Now where I depart from that article is where it mentions how people with ADHD have little self awareness. I have developed a large amount of it. As there is no effective treatment or drug therapy for STPD, and due to its nature, I have had to develop self awareness just to deal with the major symptoms to some degree. Unfortunately, it was all directed at STPD mainly due to the large amount of effort it required not to become a full time hermit or knife wielding madman, pushing my boundaries and to not succumb. I’m beginning to think that having ADHD actually is what allowed me to succeed in that where so many others could not. And here I thought it was pure intellect. Then add the ADHD symptoms on top.

      It may sound strange, but I am very lucky to have ADHD. Perhaps, between the two disorders there was just enough complimentary forces at play to be able to maintain self awareness. Enough to survive 3 years living in a homeless shelter when most STPD victims would have imploded, exploded or ran for the hills. Enough to recognize all SSRI’s and MOAI’s they were trying on me either had zero effect or turned me into a very dangerous man (I’m trained in combat martial arts, which also contributed to self awareness but also fear of what could happen). On the other hand, ADHD had me so focused in that effort that there is or was nothing left over for interpersonal relationships.
      So in some circumstances, self awareness can exist with ADHD and I can see how “zoning” can play a big part in that. Now that I have a medication to alleviate at least some of my symptoms, I expect even better success with my reconstruction. For the first forty-ish years of my Life, I can see the negative impact ADHD had, and despite that I did manage to have a decent if interesting one. The last decade however, when the STPD began its major manifestation, took any success I had managed away. I now see how ADHD gave me just enough focus and awareness to fight back against my mother’s legacy (STPD is genetic) and I can rebuild. I never thought I would be so excited about being diagnosed with a disorder. Me 2.0. On speed.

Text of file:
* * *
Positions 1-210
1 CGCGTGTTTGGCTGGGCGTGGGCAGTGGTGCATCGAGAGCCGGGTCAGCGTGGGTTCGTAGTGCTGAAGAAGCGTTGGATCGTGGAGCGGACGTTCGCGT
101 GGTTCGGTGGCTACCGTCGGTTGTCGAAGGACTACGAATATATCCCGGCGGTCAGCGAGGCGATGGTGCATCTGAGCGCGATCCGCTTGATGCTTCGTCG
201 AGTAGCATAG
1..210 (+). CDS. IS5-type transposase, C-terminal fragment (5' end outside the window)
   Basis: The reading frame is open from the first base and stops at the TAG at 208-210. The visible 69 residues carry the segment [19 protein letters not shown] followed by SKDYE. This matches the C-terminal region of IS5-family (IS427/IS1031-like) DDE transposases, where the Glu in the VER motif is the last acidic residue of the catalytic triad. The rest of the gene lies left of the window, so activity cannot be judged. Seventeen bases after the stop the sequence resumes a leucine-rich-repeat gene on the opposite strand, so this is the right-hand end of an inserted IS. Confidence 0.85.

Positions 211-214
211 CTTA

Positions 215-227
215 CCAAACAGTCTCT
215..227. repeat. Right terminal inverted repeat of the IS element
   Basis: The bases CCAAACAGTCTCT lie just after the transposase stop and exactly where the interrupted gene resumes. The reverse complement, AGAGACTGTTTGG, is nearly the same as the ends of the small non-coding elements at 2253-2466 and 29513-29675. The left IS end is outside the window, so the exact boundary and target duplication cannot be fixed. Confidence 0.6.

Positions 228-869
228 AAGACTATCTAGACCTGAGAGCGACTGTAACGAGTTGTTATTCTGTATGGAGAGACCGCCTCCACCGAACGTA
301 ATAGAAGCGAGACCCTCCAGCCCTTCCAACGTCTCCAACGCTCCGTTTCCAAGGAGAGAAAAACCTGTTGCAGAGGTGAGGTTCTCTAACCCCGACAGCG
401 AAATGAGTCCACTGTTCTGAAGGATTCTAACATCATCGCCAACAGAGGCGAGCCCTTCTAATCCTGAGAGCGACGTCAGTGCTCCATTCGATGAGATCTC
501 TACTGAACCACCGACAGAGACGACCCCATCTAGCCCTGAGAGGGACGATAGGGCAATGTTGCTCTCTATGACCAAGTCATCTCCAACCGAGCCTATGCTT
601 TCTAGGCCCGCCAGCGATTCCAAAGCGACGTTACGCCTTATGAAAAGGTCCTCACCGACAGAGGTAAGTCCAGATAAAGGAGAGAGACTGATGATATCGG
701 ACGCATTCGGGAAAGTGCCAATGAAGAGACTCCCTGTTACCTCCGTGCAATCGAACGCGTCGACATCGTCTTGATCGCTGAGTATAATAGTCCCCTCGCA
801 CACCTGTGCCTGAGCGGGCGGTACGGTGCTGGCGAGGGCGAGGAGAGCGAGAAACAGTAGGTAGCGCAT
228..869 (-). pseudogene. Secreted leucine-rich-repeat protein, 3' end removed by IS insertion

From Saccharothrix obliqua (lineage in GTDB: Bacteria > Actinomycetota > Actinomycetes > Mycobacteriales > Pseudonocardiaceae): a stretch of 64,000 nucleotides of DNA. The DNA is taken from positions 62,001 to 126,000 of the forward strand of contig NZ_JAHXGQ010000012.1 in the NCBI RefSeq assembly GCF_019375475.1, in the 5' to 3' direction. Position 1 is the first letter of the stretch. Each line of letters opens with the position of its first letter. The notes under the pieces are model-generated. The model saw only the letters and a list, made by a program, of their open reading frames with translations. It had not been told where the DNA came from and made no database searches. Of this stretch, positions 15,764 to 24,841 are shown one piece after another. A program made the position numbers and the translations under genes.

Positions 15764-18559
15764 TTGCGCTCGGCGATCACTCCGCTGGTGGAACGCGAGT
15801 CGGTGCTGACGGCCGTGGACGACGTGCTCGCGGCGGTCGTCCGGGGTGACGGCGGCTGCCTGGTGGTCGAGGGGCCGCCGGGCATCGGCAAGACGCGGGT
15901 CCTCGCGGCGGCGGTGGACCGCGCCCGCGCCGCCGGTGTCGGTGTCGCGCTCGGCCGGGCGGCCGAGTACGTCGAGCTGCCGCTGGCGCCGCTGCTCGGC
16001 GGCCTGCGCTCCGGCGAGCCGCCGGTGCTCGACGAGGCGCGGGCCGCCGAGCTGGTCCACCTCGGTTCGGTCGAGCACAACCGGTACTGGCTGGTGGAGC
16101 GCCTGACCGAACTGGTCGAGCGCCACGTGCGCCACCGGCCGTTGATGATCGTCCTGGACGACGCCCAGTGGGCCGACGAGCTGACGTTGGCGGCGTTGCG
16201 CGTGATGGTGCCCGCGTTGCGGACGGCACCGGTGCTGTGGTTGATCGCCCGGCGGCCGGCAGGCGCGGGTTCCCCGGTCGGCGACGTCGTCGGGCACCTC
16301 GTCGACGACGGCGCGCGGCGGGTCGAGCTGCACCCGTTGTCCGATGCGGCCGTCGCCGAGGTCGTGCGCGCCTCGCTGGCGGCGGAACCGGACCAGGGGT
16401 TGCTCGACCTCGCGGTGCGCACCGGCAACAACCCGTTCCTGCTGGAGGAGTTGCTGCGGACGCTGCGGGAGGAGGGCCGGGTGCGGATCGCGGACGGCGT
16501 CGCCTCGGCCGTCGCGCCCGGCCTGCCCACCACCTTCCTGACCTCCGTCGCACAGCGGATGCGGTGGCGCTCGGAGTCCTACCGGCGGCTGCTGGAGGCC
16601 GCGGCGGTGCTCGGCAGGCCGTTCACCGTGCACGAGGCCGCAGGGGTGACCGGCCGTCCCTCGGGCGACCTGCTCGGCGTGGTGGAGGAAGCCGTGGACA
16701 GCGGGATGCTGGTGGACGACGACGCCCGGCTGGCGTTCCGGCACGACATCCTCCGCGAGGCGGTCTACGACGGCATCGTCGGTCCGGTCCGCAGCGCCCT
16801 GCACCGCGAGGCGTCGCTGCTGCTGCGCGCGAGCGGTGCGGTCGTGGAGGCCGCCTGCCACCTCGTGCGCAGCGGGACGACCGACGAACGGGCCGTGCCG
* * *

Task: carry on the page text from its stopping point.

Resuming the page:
• #51386

      Congratulations! It sounds like you are in a good place in your journey. In general, I found that ADHD people have good problem solving skills, an awareness of the variety of life, and an ability to look behind the noise to the root cause. These are very helpful attributes no matter what issues we tackle. Seeing other people through the prism of our own strengths and weaknesses is human, since it’s the only reference point we have. Few people (ADHD or neurotypical) can truly transcend that, but every step is a victory.

    • #51485

      You wrote an amazing piece..I identify with so many things you said and kuddos to you for seeing the upside and downside to having an ADHD brain.

    • #54023

      Hi there – I’m almost 40 and was just diagnosed in the last month. When you wrote, “What I discovered about me in half an hour exceeded almost everything of the sort from my lifetime up to that point” – that really resonated with me. The diagnosis has been bittersweet – but I agree that I have learned so much about myself and why I do things over the past month that it’s….well…incredible.

      Carry on and keep strong 🙂

    • #199627

      Wildly interesting considering I too have received the same diagnoses’. Reading your post has enlightened me about myself and specifically at least one if not more relationships that have suffered due to similar realities. Thanks for your info, if you see this response please IM me, I’d love to hear more from you